Next to Lucas Elementary School, there is a large, grassy field. On Friday, that field was rigged with ropes and ramps, looking every bit like a military-style navigation course. As the participants stepped up to the starting line, they listened silently while a first lieutenant shouted commands. When the starting whistle blew, they began their task with laughter and squeals of delight.
The event was a student obstacle course, organized by the 526th Brigade Support Battalion, 2nd Brigade Combat Team, 101st Airborne Division, for the children of Lucas Elementary.
“The 526th Support Battalion is our [school’s] support battalion,” said Ted Turnipseed, principal of Lucas Elementary. “We’re pushing a fitness initiative at our school, looking at nutrition and health. We have such a great, supportive unit; they were eager to step up and help us.”
“We’re working toward a gold level in the U.S. Healthier School Challenge,” explained Sandy Durham, Lucas faculty member. “Part of the gold level is for us to have partners, and we’ve partnered with the 526th.”
When met with the initiative, Soldiers of the 526th collaborated and held meetings until they came up with the idea of the obstacle course.
“One of the things we do as Soldiers, as far as fitness is concerned, is navigate obstacles and negotiate them using the body,” said 1st Lt. Kent Wiley, Headquarters and Headquarters Company, 526th BSB. “With that in mind, and with the expansive field that we have here, we figured we could incorporate cardiovascular and musculoskeletal fitness into one single event.”
The finished product featured an under-rope crawl, a cone navigation course, a jump wall, a log balance and water can carry.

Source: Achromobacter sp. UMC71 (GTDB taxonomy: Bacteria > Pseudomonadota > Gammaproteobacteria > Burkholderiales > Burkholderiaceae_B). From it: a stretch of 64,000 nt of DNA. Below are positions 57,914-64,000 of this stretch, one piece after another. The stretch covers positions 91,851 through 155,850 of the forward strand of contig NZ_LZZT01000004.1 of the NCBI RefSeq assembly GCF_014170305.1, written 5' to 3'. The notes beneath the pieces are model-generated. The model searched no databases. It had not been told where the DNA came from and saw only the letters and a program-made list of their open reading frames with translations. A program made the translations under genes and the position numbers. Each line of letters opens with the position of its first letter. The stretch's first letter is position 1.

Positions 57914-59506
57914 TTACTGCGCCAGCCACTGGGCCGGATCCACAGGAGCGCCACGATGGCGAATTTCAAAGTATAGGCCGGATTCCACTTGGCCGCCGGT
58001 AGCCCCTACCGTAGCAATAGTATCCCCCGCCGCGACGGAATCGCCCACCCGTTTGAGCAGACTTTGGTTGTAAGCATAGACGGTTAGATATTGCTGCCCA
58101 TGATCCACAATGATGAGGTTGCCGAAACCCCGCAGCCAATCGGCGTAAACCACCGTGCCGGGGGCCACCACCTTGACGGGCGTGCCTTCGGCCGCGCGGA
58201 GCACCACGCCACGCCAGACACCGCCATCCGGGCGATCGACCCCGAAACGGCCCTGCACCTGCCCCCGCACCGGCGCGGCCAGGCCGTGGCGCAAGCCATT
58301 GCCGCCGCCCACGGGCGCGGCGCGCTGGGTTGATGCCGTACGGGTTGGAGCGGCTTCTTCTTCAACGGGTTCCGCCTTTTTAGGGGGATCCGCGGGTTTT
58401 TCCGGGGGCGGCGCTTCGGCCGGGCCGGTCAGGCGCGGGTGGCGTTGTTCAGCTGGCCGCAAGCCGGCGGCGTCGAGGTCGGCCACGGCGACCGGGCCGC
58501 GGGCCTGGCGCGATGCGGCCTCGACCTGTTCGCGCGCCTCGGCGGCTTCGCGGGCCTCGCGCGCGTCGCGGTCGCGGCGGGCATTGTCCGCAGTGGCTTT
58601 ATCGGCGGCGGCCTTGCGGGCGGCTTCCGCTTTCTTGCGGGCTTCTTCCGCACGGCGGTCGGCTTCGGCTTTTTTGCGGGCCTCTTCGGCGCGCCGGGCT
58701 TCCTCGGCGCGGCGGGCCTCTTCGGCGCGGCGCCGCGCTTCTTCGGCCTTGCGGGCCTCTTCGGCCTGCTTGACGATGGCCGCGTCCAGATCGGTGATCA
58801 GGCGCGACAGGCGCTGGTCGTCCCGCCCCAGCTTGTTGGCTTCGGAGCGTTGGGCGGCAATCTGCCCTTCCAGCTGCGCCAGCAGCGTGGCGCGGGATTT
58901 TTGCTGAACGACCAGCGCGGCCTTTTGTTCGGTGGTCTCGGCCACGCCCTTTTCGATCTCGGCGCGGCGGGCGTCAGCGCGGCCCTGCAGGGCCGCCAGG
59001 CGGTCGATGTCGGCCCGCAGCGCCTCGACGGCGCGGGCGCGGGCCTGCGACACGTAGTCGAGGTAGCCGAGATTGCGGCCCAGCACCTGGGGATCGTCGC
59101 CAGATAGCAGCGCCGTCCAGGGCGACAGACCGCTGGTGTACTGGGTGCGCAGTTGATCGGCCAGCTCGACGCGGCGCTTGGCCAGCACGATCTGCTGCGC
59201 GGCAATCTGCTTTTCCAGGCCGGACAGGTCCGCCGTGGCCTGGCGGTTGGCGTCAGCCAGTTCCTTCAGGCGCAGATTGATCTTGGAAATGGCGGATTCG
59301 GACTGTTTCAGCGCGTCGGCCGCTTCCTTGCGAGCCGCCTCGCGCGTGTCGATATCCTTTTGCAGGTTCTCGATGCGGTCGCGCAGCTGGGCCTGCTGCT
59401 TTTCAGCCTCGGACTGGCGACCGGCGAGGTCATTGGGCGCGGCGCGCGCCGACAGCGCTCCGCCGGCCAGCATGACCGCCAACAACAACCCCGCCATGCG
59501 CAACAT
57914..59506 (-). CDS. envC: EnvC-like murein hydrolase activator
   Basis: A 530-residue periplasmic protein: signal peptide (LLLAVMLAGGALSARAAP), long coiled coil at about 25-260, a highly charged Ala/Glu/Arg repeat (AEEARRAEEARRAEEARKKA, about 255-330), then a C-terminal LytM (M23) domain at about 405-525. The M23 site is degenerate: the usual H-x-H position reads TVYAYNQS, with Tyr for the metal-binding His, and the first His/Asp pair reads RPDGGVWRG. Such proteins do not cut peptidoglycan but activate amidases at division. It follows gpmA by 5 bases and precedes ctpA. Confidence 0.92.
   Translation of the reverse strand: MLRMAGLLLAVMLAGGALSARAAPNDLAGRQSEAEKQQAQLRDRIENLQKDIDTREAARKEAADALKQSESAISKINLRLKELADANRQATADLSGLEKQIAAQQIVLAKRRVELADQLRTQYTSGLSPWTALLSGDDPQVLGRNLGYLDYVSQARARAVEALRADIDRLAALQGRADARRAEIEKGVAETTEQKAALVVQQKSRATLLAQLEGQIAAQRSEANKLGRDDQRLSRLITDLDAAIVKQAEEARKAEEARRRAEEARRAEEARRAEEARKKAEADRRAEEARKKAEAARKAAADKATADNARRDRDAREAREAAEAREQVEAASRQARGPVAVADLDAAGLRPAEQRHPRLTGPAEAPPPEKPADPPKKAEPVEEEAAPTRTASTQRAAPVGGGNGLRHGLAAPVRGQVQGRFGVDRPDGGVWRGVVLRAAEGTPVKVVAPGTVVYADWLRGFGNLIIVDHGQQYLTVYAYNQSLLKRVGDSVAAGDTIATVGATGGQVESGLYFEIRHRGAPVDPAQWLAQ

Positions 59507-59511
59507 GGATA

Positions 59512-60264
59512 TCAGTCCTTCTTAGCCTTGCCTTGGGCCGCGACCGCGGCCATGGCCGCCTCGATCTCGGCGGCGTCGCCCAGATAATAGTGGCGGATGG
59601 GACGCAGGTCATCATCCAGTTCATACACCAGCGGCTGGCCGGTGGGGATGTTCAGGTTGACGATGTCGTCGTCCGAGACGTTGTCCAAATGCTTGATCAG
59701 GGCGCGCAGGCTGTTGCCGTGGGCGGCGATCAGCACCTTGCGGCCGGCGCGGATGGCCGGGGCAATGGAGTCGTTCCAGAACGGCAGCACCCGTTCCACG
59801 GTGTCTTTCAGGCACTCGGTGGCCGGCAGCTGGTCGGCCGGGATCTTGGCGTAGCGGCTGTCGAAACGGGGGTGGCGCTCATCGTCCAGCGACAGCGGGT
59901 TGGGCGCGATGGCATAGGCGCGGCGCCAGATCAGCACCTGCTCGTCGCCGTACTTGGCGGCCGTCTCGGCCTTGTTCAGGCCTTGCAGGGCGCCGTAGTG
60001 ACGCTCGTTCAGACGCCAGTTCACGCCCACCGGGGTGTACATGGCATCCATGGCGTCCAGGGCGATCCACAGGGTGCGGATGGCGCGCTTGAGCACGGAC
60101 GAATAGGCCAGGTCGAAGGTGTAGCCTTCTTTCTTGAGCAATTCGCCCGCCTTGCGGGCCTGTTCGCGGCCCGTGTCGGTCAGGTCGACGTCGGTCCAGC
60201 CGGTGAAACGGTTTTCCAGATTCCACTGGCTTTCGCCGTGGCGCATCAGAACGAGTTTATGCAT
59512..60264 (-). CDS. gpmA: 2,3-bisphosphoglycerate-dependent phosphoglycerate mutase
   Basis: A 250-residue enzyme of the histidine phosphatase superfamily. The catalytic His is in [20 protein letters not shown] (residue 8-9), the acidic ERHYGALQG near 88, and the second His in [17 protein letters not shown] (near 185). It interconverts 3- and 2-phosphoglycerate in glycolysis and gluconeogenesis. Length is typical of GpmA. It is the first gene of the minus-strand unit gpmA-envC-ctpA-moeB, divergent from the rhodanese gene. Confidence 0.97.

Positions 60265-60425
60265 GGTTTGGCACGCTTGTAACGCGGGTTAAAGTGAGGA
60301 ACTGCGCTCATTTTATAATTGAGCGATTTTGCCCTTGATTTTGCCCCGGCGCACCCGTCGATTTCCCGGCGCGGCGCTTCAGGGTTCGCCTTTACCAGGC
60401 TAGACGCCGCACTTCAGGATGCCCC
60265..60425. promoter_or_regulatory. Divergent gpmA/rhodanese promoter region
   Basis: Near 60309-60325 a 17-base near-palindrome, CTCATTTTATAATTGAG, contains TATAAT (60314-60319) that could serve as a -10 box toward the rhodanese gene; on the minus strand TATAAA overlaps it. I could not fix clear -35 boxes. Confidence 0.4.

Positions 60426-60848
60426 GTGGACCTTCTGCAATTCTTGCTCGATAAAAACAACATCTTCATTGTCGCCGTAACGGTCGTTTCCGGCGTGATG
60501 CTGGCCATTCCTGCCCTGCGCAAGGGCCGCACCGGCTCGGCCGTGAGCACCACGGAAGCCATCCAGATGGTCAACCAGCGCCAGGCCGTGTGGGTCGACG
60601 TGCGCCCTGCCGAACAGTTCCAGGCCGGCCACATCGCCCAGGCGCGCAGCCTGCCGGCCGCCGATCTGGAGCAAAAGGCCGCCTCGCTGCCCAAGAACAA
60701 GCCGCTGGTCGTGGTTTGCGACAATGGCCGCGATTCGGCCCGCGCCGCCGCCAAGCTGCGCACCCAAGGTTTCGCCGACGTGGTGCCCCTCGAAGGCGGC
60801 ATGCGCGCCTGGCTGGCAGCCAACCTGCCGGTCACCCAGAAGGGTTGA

“They even built a ramp by the jump wall so that people in wheelchairs could participate,” said Turnipseed.
Though the course was tough, Soldiers of the 526th were with the children the entire way, cheering them on, helping them out and giving high-fives and encouragement at the very end.
“I was very tired when I finished,” said 10-year-old Will Power, a fifth-grader. “I’d say the hardest part was at the beginning where you have to do the crawling. When I finished, I just fell over, but it felt good to finish.”
While it may have been tough, each of the children saw the course through to the end, realizing the importance of staying active and being fit.
“Activity is important because if you don’t do that, you won’t become good when you grow up and you won’t be that healthy,” said second-grader Lance Noon, age 8.
“You have to stay healthy or it will cause a lot of effects when you’re older,” agreed 9-year-old Josh Davis, fourth-grader.
The relationship built between the 526th BSB and Lucas Elementary has grown over two years, and is one that is valued on both sides of the fence.
“This battalion is present at our school daily,” said Turnipseed. “They greet our kids every morning, and they’ve really worked with us to create a tradition of community for the kids.”
“It’s more of a partnership than it is a support,” said Wiley. “We support them in class work and day-to-day tasks, and we put a military presence, other than their Families, in their lives.”
One of the many benefits, according to Wiley, is seeing the softer sides of the Soldiers who come out to visit the kids at school.
“You see them let their inner kid come out when they get out here and play with the children,” he said. “Not only are these the future citizens of the United States that we’re going to be protecting, some are also going to be future Soldiers. If we can set a good example, that is going to improve our society in general and also the Army.”